The Stevenson Center for Community and Economic Development‘s interdisciplinary, applied curriculum informs the work Michael Hotard ’09 does today as senior program manager at the Stanford Immigration Policy Lab.
Hotard discussed the experiences and struggles that have shaped his career in an online presentation to current Stevenson Center Fellows on October 23. Hotard completed his M.S. in applied economics at Illinois State after earning a bachelor’s in economics and sociology from the University of Georgia and serving as a Peace Corps Volunteer. During his two years in Kazakhstan working with a nongovernmental organization focused on building civic society, he developed assessment systems, wrote grant proposals, conducted training sessions, and much more.
From there, Hotard became a workforce program analyst with the U.S. Department of Labor. He managed a portfolio of 35 workforce development grants awarded to nonprofit organizations, state agencies, and community colleges in the northeast region. There he used his data analysis skills to improve reporting and monitoring systems while simultaneously working with grantees and communities to overcome their challenges. Five years later, Hotard took a position as director of operations with CivicPulse, a nonpartisan organization with a mission to learn the opinions of civic leaders across the U.S., and then he moved to the Stanford Immigration Policy Lab (IPL).
Hotard described how he started from a position of uncertainty: “I don’t think I could have imagined a career path quite like I have had, but each experience has been a stepping stone to the next one. This progression from volunteer service at a nonprofit to government work to [that of] the academician has given me perspectives on varied sectors and how they differ from one another.”
A unifying theme in Hotard’s work across his career is the pursuit of evidence to inform decision making and strengthen communities. Hotard sees IPL’s work as critical in providing those who influence immigration policies with the information necessary to make those important decisions. He explained how IPL “…use[s] large datasets, creative research designs, and cutting-edge analytical tools to bring new evidence to bear on the urgent problems practitioners face.”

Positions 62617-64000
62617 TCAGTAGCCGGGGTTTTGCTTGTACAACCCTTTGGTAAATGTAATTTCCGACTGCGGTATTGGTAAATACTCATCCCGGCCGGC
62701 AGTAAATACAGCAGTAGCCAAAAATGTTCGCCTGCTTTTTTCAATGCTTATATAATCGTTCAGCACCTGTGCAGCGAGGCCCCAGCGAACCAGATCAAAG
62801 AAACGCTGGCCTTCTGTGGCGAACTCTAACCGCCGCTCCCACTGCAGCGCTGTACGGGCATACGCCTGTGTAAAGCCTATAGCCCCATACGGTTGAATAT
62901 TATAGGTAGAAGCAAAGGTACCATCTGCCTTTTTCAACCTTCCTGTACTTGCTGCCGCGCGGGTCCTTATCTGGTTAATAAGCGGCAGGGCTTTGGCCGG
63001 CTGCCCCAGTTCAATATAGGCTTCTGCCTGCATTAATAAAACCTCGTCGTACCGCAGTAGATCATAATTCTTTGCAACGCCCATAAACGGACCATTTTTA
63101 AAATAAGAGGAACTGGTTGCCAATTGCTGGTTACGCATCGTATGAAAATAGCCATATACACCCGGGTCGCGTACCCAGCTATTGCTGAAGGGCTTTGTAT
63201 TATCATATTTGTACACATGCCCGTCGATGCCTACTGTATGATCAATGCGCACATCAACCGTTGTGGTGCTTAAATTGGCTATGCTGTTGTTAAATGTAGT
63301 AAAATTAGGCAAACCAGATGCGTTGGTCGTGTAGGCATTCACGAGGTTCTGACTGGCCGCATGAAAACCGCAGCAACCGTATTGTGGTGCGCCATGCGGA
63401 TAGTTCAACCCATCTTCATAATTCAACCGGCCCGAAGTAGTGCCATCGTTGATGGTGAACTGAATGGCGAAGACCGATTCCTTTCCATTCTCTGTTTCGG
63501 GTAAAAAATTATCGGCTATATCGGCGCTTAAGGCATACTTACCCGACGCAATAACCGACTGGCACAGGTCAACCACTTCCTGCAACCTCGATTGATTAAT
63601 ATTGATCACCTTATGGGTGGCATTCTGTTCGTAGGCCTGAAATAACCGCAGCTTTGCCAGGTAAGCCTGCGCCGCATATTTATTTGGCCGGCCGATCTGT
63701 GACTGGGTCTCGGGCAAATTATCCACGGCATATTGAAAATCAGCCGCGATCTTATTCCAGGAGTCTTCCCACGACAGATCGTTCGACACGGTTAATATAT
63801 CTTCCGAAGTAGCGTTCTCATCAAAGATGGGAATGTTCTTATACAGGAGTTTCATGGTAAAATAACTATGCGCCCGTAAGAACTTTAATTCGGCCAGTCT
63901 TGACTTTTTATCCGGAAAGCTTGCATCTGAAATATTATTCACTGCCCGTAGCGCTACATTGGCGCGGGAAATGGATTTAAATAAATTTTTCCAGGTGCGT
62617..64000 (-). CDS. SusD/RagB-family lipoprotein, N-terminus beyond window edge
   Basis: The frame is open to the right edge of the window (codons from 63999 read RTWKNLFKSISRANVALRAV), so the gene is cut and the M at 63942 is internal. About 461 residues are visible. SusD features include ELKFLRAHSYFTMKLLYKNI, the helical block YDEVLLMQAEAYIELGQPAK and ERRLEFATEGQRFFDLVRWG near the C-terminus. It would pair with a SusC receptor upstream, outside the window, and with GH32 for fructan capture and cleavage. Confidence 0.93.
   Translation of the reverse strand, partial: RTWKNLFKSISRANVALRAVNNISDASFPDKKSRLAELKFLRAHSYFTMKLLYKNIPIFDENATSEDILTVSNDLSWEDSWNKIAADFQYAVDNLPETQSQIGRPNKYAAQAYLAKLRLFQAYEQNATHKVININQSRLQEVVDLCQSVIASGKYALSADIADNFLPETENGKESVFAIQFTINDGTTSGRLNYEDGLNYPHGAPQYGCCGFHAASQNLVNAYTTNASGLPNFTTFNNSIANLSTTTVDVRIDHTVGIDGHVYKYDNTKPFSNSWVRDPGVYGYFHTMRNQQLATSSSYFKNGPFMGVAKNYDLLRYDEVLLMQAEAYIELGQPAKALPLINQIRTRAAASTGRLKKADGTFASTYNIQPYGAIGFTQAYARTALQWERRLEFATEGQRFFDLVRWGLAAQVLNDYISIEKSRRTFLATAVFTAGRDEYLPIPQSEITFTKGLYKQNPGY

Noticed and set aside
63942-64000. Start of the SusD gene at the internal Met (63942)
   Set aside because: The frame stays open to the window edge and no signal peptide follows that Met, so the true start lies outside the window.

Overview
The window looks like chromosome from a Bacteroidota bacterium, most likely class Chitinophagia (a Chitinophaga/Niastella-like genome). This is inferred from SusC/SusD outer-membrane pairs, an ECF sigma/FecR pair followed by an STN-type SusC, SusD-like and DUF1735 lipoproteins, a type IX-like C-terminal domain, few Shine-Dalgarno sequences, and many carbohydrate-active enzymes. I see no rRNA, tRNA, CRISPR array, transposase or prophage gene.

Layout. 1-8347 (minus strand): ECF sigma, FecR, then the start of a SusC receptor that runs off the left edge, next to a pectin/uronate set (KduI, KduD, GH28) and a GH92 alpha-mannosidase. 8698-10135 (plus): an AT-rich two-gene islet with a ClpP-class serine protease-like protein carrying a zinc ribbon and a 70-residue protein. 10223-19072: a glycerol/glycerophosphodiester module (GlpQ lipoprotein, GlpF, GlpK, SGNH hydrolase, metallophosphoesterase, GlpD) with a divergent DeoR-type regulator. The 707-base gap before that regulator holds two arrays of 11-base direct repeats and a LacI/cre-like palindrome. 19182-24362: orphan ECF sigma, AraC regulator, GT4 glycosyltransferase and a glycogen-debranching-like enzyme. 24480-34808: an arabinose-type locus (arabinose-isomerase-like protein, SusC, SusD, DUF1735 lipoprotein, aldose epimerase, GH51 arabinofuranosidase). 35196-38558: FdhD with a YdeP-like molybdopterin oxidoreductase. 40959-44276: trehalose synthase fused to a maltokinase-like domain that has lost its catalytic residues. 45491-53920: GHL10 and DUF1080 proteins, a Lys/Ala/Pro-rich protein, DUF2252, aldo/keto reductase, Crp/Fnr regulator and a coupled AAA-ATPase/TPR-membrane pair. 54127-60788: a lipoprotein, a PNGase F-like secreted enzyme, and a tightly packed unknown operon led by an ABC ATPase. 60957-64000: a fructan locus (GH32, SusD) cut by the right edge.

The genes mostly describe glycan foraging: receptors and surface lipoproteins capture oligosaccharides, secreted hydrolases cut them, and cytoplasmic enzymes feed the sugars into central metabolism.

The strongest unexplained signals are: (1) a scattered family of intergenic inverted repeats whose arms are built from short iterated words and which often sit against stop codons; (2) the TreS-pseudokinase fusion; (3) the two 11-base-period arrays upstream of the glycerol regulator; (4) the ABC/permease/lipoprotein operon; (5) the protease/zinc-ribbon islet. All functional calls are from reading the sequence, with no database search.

“During my time there, I’ve been part of a number of research projects, such as one that showed how an administrative change at the USCIS [United States Citizenship and Immigration Services] led to the naturalization of tens of thousands of low-income immigrants, another that helped develop new survey technologies to measure how refugees are doing during the COVID-19 pandemic, and a new initiative where we plan to study the health effects of federal policies on the children of undocumented immigrants,” he said.
To further IPL’s mission, Hotard still draws on what he learned at the Stevenson Center. “The type of skills required for that position are those that are best developed at a place like the Stevenson Center – an interdisciplinary understanding of academia and community development,” he said.
“Looking back on my career path, again and again, I see the value of my interdisciplinary training at the Center which taught me to think about what the research says, but also what the community needs and assets are,” Hotard continued.
When asked about advice he would give to current and future Stevenson Center Fellows, Hotard had a simple message: “In your time at ISU, both during classes and during your practicum, I encourage you to always keep that interdisciplinary focus in mind. You can draw upon your studies in whatever program track you are in, but you can also understand that communities have many of the answers themselves.”
Dani Park is the Stevenson Center’s public relations graduate assistant.